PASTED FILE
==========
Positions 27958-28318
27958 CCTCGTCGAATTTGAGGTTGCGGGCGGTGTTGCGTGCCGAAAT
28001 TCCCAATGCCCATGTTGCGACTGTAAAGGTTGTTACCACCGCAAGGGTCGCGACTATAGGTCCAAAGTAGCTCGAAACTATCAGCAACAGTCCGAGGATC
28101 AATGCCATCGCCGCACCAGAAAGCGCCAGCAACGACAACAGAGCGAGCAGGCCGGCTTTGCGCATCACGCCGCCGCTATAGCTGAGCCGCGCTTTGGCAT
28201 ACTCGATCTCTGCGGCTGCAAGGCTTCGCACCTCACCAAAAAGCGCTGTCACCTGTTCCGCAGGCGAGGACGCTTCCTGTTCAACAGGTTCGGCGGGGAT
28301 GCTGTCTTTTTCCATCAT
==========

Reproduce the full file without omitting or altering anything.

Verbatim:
Positions 27958-28318
27958 CCTCGTCGAATTTGAGGTTGCGGGCGGTGTTGCGTGCCGAAAT
28001 TCCCAATGCCCATGTTGCGACTGTAAAGGTTGTTACCACCGCAAGGGTCGCGACTATAGGTCCAAAGTAGCTCGAAACTATCAGCAACAGTCCGAGGATC
28101 AATGCCATCGCCGCACCAGAAAGCGCCAGCAACGACAACAGAGCGAGCAGGCCGGCTTTGCGCATCACGCCGCCGCTATAGCTGAGCCGCGCTTTGGCAT
28201 ACTCGATCTCTGCGGCTGCAAGGCTTCGCACCTCACCAAAAAGCGCTGTCACCTGTTCCGCAGGCGAGGACGCTTCCTGTTCAACAGGTTCGGCGGGGAT
28301 GCTGTCTTTTTCCATCAT